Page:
ST. PETERSBURG — The calls and e-mails came from fisherman, boaters, beach bums and City Council members: Please keep O'Neill's Marina the way it is.
City administrators got the message.
In an unexpected change of heart, they'll give Alan Phillips one final chance this month to save his family's legacy, a small boaters paradise on the edges of Tampa Bay.
Mayor Rick Baker's staff has asked the City Council to extend Phillips lease by 13 more months. At least six of the eight council members must approve the measure on March 19 for it to pass.
If not, the popular marina built on public land will likely be taken over by city workers eager to massage higher profits out of the laid-back boat lot. Phillips' lease ends in June.
City leaders have eyed O'Neill's Marina for years, but each time Phillips' lease has come up for renegotiation, the 62-year-old boatyard junkie has managed to beat the odds and get the City Council on his side.
"There was no way I was going to give up," Phillips said of his latest battle. "I thought, 'well, we are never going to quit. We are just going to keep trying and trying until the last minute.' "
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Phillips' family built O'Neill's Marina by hand in 1954 on a small patch of land 1 mile short of the Sunshine Skyway toll booth.
City leaders at the time had no desire to interfere with the family-run operation, Phillips said. But as time progressed, new faces eager to build up the city's coffers set up in City Hall.
Under the City Charter, there is a 10-year lease limitation on the property. Every decade, the question was asked: If the city ran the marina, could it make more money?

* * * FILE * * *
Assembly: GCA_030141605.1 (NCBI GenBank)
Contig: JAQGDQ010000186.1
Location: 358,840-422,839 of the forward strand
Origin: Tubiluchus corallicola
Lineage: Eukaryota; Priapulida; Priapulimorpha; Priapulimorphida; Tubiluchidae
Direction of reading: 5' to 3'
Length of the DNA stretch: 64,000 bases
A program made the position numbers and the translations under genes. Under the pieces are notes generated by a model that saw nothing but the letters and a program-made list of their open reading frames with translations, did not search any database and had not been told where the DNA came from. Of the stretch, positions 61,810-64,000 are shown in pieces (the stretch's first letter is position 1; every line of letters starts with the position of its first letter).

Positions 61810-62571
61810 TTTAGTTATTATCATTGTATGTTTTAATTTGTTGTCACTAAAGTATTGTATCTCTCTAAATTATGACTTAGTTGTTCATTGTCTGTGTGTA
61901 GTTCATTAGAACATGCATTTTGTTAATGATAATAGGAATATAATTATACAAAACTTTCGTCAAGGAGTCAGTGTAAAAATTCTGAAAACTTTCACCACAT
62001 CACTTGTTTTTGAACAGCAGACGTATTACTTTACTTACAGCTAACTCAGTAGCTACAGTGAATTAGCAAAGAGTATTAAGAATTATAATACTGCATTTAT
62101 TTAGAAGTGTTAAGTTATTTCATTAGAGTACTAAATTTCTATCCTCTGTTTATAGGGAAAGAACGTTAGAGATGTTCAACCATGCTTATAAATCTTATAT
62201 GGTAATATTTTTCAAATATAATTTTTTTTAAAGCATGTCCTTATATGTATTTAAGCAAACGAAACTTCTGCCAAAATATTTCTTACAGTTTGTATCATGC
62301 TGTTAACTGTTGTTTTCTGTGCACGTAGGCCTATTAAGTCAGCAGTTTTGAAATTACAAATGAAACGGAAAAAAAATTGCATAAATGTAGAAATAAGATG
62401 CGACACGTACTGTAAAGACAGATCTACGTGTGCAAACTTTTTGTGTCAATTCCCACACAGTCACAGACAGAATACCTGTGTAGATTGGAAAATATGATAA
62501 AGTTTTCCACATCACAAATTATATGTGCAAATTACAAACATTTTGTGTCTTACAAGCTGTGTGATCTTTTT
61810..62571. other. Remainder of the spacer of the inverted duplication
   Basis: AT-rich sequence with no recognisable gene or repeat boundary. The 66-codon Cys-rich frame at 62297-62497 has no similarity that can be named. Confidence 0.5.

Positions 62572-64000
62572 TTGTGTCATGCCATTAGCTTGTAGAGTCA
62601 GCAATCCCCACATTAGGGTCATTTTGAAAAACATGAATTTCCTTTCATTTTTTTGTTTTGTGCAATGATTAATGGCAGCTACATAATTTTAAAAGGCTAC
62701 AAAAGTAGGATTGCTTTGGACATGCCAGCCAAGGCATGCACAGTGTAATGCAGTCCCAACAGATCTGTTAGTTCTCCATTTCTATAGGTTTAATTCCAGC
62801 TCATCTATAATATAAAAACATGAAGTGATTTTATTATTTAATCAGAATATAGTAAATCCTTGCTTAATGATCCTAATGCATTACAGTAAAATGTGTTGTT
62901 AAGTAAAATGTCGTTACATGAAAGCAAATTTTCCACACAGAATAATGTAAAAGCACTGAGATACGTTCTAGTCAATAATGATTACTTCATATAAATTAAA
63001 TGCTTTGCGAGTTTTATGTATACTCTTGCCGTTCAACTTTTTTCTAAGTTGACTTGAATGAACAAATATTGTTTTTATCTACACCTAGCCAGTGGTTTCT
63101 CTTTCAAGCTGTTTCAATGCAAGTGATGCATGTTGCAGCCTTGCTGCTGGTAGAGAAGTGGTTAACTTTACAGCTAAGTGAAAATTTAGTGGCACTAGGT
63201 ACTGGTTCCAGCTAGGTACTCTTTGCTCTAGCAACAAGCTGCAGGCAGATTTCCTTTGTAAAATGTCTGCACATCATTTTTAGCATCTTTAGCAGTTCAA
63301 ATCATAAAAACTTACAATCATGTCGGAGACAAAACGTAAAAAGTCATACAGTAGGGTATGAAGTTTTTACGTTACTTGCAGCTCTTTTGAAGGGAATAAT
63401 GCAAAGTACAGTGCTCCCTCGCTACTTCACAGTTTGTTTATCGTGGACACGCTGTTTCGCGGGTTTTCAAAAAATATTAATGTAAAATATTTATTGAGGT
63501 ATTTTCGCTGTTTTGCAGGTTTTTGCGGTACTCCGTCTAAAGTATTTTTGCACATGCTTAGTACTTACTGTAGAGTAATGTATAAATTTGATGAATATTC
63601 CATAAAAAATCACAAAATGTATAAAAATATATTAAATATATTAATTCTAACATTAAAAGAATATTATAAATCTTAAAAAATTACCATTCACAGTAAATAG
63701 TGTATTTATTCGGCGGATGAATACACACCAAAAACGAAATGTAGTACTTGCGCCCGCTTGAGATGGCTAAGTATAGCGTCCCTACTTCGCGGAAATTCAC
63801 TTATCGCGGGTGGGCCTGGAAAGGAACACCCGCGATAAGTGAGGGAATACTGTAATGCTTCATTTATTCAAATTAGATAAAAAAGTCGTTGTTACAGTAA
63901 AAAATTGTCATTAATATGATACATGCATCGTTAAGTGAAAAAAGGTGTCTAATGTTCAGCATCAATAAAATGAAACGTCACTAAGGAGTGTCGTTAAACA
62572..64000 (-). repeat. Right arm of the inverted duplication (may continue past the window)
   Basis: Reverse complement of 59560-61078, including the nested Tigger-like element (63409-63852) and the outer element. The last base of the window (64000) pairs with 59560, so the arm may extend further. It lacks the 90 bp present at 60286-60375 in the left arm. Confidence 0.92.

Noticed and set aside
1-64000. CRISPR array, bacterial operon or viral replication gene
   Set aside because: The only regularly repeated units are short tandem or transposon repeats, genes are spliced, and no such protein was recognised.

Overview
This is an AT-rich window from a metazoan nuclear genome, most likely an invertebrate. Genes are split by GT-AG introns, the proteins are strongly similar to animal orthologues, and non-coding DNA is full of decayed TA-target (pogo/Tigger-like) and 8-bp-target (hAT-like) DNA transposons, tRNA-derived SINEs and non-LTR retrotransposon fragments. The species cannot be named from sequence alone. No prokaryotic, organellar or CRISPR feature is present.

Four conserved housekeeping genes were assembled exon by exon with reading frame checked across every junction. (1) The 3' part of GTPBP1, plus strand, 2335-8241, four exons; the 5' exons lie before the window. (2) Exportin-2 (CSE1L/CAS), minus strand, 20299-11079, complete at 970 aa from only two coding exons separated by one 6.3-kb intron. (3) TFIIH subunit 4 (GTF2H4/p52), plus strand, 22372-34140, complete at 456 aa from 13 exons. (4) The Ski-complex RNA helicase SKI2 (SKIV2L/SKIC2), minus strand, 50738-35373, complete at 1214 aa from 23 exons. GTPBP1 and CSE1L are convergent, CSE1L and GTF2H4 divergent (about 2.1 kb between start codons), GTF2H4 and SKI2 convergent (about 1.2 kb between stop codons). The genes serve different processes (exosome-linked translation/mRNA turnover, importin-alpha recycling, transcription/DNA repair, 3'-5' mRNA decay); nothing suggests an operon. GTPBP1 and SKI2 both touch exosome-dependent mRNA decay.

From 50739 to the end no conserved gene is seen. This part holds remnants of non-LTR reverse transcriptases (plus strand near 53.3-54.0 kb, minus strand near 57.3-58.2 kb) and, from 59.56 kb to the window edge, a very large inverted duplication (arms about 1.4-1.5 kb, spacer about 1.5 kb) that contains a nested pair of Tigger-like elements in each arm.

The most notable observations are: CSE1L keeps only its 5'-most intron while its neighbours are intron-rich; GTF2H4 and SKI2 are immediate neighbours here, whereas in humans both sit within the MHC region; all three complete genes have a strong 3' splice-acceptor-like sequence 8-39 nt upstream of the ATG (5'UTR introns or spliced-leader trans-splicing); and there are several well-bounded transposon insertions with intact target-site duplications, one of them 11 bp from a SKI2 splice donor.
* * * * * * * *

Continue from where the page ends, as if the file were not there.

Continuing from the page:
There were other challenges. The construction of Interstate 275 once threatened to destroy the marina. Residents protested and the road's path was reworked.
Baker's staff challenged Phillip in 2007 before he persuaded the council to give him another shot and extend his lease by two years.
Then, last year, city officials told Phillips his days were numbered.
The city's 662-slip municipal marina turned a $1.258 million profit in 2008. Surely, city officials figured, O'Neill's was worth more than the $100,000 or so in annual rent Phillips pays.
Phillips' attorney told him it was a lost cause.
But Phillips, who hopes to leave the marina in his daughter's care once he retires, refused to give up.
"We have 15 employees and they were all worrying about, 'hey, where I am going to work, especially in these troubled economic times?' " Phillips said.
He lobbied city leaders, launched a marketing campaign and rallied local boaters to his corner.
Even council member Jamie Bennett stuck up for Phillips.
"Alan is a hardworking man," Bennett said. "He is a good citizen and he deserves this opportunity."
Joe Zeoli, the city's managing director of city development, said the feedback made a difference.
"Certainly, the letters of support, the e-mails of support showed us that the community was comfortable with Alan Phillips and the job he was doing down there," Zeoli said. "The customers think very highly of him."
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But even if the council approves the lease extension, Phillips is still bracing for a fight.
The city wants to take the extra 13 months to set up a bid process to allow interested businesses to apply to run the marina. And city officials are still eager to run the marina themselves.
"We are prepared to take it over at any time," said Chris Ballestra, director of the city's downtown enterprise facilities. "But we truly believe it's a good thing to allow a more public process to prevail."
That worries Phillips.
"We don't want to have to compete for our own business, and that's what we would be doing," he said. "They came up with the right solution for now, but we still want to continue to fight to keep O'Neill's alive for as long as we can.
"It's been my life and I love the place. It's like one of my kids."